Kenny lives with agoraphobia, an anxiety condition that causes individuals to avoid venturing into crowded or remote places, for fear of having a panic attack and being unable to escape or find help. For some, at its worst, this can mean a fear of leaving home. To counter this, Kenny roams the globe via Google Street View, and virtually combs streets and landscapes to snap screenshots for her photography series “Agoraphobic Traveller.”
In some 26,000 screenshots and counting, she’s caught unsuspecting subjects—from a young couple kissing on a curb in Chile to three camels crossing an empty highway in United Arab Emirates—through her unlikely lens.
Was back to looking at sound and found this amazing project called The Travelling Archive. It was started in 2003 by Moushumi Bhowmik a singer and writer based in Kolkata as a collaboration with Sukanta Majumdar, a sound recordist and sound designer. Together they have been touring Bengal – including Bangladesh, West Bengal, Assam exploring, listening and recording the sounds of folk music. Their website is a great resource holding within it field recordings as well as documentation of their journey and what making this archive means. It is quite rare to come across a website that holds so much of the process. Great work!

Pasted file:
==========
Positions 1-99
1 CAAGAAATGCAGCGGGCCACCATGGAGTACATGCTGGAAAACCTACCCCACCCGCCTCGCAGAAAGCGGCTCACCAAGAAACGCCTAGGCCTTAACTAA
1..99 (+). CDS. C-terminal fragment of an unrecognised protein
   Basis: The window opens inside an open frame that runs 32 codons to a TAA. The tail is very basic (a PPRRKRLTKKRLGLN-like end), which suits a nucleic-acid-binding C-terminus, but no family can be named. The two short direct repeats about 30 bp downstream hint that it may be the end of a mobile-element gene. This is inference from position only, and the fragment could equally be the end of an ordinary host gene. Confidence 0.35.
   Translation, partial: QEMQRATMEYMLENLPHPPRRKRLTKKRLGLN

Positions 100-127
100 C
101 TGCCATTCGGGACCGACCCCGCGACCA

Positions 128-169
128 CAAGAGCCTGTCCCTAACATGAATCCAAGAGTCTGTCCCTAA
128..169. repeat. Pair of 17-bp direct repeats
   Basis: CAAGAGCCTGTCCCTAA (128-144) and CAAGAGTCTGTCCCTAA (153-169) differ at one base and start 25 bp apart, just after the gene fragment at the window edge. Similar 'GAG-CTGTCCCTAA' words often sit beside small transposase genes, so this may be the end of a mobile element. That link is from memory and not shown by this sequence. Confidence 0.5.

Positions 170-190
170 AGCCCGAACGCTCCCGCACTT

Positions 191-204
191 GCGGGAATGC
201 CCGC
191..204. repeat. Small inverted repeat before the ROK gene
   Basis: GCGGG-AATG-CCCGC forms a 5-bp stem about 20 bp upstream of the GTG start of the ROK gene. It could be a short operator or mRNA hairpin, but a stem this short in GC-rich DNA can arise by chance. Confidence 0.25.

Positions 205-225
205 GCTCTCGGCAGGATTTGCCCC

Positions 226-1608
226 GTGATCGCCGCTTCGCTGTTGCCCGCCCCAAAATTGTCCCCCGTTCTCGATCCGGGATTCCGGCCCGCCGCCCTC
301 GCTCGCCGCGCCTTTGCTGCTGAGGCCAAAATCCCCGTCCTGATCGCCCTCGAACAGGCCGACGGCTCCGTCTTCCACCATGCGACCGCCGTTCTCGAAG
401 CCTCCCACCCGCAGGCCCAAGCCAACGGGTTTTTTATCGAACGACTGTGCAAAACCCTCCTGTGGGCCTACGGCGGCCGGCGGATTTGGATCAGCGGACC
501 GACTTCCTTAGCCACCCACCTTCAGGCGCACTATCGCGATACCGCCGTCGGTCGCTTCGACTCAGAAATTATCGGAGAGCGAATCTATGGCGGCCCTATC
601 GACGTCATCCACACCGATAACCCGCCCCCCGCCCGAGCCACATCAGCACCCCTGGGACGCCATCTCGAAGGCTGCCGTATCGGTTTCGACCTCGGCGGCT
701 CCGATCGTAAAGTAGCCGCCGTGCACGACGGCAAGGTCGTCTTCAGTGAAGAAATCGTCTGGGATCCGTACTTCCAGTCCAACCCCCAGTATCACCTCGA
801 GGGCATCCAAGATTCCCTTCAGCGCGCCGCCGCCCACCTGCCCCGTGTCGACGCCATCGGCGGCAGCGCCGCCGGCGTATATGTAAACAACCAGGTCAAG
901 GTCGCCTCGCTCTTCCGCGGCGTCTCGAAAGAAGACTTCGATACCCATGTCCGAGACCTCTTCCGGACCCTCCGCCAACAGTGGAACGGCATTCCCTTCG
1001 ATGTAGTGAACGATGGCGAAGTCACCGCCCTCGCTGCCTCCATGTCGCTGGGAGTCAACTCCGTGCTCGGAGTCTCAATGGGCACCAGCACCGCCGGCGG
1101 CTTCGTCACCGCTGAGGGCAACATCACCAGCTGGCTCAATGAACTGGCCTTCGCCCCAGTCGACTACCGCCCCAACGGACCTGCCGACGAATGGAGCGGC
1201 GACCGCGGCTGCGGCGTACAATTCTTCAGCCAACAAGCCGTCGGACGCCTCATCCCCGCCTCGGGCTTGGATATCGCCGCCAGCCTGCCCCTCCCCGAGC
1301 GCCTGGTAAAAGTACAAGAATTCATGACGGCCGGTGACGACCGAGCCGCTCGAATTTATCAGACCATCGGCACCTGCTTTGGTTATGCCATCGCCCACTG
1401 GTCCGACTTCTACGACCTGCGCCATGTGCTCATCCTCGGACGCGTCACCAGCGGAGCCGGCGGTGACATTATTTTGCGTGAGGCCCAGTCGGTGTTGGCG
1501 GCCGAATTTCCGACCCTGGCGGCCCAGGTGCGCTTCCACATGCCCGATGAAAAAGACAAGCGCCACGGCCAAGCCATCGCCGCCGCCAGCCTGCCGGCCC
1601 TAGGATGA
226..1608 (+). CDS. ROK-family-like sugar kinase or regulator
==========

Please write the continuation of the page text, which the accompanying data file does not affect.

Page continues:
If you want to buy their work you can do so here: http://www.travellingarchiverecords.com/
One of the most beautiful projects I have ever come across with regard to mapping a city is the project called Transitory Map 2002-2004 by the artist Milena Bonilla. I came across her work in 2008 in a book I picked up on contemporary Columbian art at an exhibition of Oscar Munoz’s work (who’s another fabulous artist! You can see his work here: http://www.iniva.org/exhibitions_projects/2008/mirror_image)
Bonilla takes random bus journeys through Bogotá city and sews up holes she finds on bus seats. She then maps the city along the line of bus travel using the colour of thread that was used to stitch up the hole. You can see the map, her statement and images of the stitched up seats here: http://milenabonilla.info/eng/planotransitorio.html
I think what really interests me is the use of what has been traditionally seen within the ambit of craft, of women’s labour, of the personal here used to draw the map of a city. In a way you end up navigating a city through an activity that is very much singular, a gesture that holds within itself notions of nurturing, of healing, of caring and within a public space.
In the images that document this activity with a before and after the event, the stitching up is never meant to be hidden like in darning but a very visible sewing up holding within that stitch the tear as well.